Does a diagnosis of metabolic syndrome have value in clinical practice?

Research output: Contribution to journalReview article

123 Scopus citations

Abstract

"The metabolic syndrome" is the name for a clustering of risk factors for cardiovascular disease and type 2 diabetes that are of metabolic origin. These risk factors consist of atherogenic dyslipidemia, elevated blood pressure, elevated plasma glucose, a prothrombotic state, and a proinflammatory state. There are 2 major, interacting causes of the metabolic syndrome - obesity and endogenous metabolic susceptibility. The latter typically is manifested by insulin resistance. The metabolic syndrome is accompanied by a 2-fold increase in the risk of cardiovascular disease and a 5-fold increase in the risk of type 2 diabetes. A clinical diagnosis of the metabolic syndrome is useful because it affects therapeutic strategy in patients at higher risk. However, there are 2 views about the best therapeutic strategy for patients with the metabolic syndrome. One view holds that each of the metabolic risk factors should be singled out and treated separately. The other view holds that greater emphasis should be given to implementing therapies that will reduce all of the risk factors simultaneously. The latter approach emphasizes lifestyle therapies (weight reduction and increased exercise), which target all of the risk factors. This approach is also the foundation of other therapies for targeting multiple risk factors together by striking at the underlying causes, as in the development of drugs to promote weight reduction and to reduce insulin resistance. Treating the underlying causes does not rule out the management of individual risk factors, but it will add strength to the control of multiple risk factors.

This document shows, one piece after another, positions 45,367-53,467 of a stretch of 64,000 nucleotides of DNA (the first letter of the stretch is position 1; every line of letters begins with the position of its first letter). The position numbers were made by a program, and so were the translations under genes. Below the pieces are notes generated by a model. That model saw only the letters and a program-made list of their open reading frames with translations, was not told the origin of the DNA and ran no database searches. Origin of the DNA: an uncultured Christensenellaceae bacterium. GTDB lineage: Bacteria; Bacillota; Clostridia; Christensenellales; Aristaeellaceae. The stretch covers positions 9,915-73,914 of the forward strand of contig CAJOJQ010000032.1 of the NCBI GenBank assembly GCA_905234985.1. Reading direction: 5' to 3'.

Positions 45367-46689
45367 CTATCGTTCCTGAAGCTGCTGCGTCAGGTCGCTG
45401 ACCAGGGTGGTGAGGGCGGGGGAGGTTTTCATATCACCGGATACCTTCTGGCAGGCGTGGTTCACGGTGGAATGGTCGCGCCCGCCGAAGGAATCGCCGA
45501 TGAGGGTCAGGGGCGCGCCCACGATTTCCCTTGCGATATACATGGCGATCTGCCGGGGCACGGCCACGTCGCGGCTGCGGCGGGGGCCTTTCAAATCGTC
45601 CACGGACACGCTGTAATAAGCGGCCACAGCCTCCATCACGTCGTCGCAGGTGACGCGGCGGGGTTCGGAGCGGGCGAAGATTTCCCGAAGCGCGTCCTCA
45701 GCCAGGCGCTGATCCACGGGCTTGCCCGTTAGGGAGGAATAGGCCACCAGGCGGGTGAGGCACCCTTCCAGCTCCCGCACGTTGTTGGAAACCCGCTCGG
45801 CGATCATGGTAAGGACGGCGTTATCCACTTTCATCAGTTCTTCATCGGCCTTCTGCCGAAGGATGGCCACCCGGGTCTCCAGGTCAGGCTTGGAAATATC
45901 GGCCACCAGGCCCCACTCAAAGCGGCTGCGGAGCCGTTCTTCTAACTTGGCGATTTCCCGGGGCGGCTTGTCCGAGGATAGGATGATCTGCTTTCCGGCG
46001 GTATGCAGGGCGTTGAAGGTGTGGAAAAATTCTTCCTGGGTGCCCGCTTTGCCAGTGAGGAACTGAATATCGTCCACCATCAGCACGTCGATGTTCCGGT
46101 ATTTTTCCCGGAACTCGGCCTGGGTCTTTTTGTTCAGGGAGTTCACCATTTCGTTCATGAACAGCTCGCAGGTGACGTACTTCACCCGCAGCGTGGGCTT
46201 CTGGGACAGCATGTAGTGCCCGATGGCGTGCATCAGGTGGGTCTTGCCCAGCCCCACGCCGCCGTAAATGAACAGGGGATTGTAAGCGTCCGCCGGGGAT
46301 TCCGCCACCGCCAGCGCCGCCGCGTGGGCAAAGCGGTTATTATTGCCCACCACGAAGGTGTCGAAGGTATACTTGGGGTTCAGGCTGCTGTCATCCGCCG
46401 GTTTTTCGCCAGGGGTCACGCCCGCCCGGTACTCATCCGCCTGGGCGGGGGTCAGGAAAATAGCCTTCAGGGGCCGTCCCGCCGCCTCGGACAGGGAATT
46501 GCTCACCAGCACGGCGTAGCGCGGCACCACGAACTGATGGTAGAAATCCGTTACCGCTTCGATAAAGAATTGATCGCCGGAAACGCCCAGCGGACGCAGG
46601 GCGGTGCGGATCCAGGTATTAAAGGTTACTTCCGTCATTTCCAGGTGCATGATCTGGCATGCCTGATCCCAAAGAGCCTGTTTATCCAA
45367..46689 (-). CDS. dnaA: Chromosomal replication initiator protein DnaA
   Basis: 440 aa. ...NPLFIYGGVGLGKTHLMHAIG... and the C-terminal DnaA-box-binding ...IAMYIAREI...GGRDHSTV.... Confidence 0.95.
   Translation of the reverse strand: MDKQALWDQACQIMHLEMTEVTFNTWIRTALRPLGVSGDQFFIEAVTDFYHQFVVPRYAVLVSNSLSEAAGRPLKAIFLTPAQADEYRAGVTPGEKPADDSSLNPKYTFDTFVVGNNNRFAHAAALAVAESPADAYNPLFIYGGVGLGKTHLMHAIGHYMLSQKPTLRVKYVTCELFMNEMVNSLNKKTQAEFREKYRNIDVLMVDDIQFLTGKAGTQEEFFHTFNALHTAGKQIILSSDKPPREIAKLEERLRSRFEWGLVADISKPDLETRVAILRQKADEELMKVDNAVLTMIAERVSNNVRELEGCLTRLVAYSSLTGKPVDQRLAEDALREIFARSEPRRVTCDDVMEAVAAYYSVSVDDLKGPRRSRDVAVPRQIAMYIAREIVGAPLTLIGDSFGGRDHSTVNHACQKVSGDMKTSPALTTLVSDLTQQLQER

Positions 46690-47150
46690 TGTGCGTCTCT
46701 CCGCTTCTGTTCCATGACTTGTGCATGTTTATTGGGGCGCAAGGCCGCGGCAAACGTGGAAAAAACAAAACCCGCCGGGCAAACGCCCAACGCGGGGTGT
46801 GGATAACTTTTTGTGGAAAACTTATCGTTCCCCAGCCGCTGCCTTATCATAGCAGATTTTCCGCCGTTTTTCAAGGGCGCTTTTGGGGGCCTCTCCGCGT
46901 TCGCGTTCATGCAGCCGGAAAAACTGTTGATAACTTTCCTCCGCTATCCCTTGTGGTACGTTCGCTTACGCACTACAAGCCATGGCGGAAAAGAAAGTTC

Original languageEnglish (US)
Pages (from-to)1248-1251
Number of pages4
JournalAmerican Journal of Clinical Nutrition
Volume83
Issue number6
DOIs
StatePublished - Jun 1 2006

Keywords

  • Blood pressure
  • Cardiovascular disease
  • Diabetes
  • Metabolic syndrome
  • Risk factors

ASJC Scopus subject areas

  • Medicine (miscellaneous)
  • Nutrition and Dietetics

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